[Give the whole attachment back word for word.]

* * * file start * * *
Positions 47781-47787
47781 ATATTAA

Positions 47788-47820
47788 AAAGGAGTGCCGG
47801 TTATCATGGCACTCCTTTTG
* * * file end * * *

Positions 47781-47787
47781 ATATTAA

Positions 47788-47820
47788 AAAGGAGTGCCGG
47801 TTATCATGGCACTCCTTTTG